you are. I don't care what you told her--we all get peeved sometimes

and want to blow off steam, that's natural--but if you wanted to keep it

dark, why didn't you advertise it in the Dauntless, or get a megaphone

and stand on top of the hotel and holler, or do anything besides spill

it to her!"


"I know. You told me. But she was so motherly. And I didn't have any

woman----Vida 's become so married and proprietary."


"Well, next time you'll have better sense."
He patted her head, flumped down behind his newspaper, said nothing

more.
Enemies leered through the windows, stole on her from the hall. She had

no one save Erik. This kind good man Kennicott--he was an elder

brother. It was Erik, her fellow outcast, to whom she wanted to run for

sanctuary. Through her storm she was, to the eye, sitting quietly with

her fingers between the pages of a baby-blue book on home-dressmaking.

But her dismay at Mrs. Westlake's treachery had risen to active dread.

What had the woman said of her and Erik? What did she know? What had she

seen? Who else would join in the baying hunt? Who else had seen her

with Erik? What had she to fear from the Dyers, Cy Bogart, Juanita, Aunt

Bessie? What precisely had she answered to Mrs. Bogart's questioning?
All next day she was too restless to stay home, yet as she walked the

streets on fictitious errands she was afraid of every person she met.

She waited for them to speak; waited with foreboding. She repeated, "I

mustn't ever see Erik again." But the words did not register. She had no

ecstatic indulgence in the sense of guilt which is, to the women of Main

Street, the surest escape from blank tediousness.


At five, crumpled in a chair in the living-room, she started at the

sound of the bell. Some one opened the door. She waited, uneasy. Vida

Sherwin charged into the room. "Here's the one person I can trust!"

Carol rejoiced.


Vida was serious but affectionate. She bustled at Carol with, "Oh, there

you are, dearie, so glad t' find you in, sit down, want to talk to you."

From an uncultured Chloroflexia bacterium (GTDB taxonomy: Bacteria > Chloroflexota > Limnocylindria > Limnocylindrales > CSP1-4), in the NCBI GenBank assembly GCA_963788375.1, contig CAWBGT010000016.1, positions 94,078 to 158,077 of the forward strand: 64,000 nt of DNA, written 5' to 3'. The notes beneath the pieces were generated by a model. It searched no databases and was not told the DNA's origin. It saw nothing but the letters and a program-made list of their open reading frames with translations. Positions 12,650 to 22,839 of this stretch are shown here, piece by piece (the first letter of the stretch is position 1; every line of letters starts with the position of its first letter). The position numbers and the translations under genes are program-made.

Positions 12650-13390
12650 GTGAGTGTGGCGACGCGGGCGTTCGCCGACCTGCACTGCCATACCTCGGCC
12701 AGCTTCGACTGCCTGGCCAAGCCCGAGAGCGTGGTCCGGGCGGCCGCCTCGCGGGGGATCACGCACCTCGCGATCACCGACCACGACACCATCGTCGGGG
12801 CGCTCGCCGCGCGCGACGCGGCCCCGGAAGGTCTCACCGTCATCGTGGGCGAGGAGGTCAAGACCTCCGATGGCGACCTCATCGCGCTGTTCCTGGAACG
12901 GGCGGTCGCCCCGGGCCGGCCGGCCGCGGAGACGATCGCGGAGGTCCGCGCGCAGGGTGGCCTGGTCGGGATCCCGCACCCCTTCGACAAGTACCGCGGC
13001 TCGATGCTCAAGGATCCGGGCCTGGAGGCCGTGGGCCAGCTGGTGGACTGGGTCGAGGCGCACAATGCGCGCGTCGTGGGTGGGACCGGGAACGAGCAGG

Carol sat, obedient.
Vida fussily tugged over a large chair and launched out:
"I've been hearing vague rumors you were interested in this Erik

Valborg. I knew you couldn't be guilty, and I'm surer than ever of it

now. Here we are, as blooming as a daisy."
"How does a respectable matron look when she feels guilty?"
Carol sounded resentful.
"Why----Oh, it would show! Besides! I know that you, of all people, are

the one that can appreciate Dr. Will."


"What have you been hearing?"
"Nothing, really. I just heard Mrs. Bogart say she'd seen you and

Valborg walking together a lot." Vida's chirping slackened. She looked

at her nails. "But----I suspect you do like Valborg. Oh, I don't mean in

any wrong way. But you're young; you don't know what an innocent liking

might drift into. You always pretend to be so sophisticated and all,

but you're a baby. Just because you are so innocent, you don't know what

evil thoughts may lurk in that fellow's brain."
"You don't suppose Valborg could actually think about making love to

me?"
Her rather cheap sport ended abruptly as Vida cried, with contorted

face, "What do you know about the thoughts in hearts? You just play at

reforming the world. You don't know what it means to suffer."


There are two insults which no human being will endure: the assertion

that he hasn't a sense of humor, and the doubly impertinent assertion

that he has never known trouble. Carol said furiously, "You think I

don't suffer? You think I've always had an easy----"


"No, you don't. I'm going to tell you something I've never told a living

soul, not even Ray." The dam of repressed imagination which Vida had

builded for years, which now, with Raymie off at the wars, she was

building again, gave way.


"I was--I liked Will terribly well. One time at a party--oh, before

he met you, of course--but we held hands, and we were so happy. But I

didn't feel I was really suited to him. I let him go. Please don't think

I still love him! I see now that Ray was predestined to be my mate. But

because I liked him, I know how sincere and pure and noble Will is, and

his thoughts never straying from the path of rectitude, and----If I gave

him up to you, at least you've got to appreciate him! We danced together

and laughed so, and I gave him up, but----This IS my affair! I'm NOT

intruding! I see the whole thing as he does, because of all I've told

you. Maybe it's shameless to bare my heart this way, but I do it for

him--for him and you!"
Carol understood that Vida believed herself to have recited minutely and

brazenly a story of intimate love; understood that, in alarm, she was

trying to cover her shame as she struggled on, "Liked him in the most

honorable way--simply can't help it if I still see things through

his eyes----If I gave him up, I certainly am not beyond my rights

in demanding that you take care to avoid even the appearance of evil

and----" She was weeping; an insignificant, flushed, ungracefully

weeping woman.


Carol could not endure it. She ran to Vida, kissed her forehead,

comforted her with a murmur of dove-like sounds, sought to reassure her

with worn and hastily assembled gifts of words: "Oh, I appreciate it so

much," and "You are so fine and splendid," and "Let me assure you there

isn't a thing to what you've heard," and "Oh, indeed, I do know how

sincere Will is, and as you say, so--so sincere."


Vida believed that she had explained many deep and devious matters. She

came out of her hysteria like a sparrow shaking off rain-drops. She sat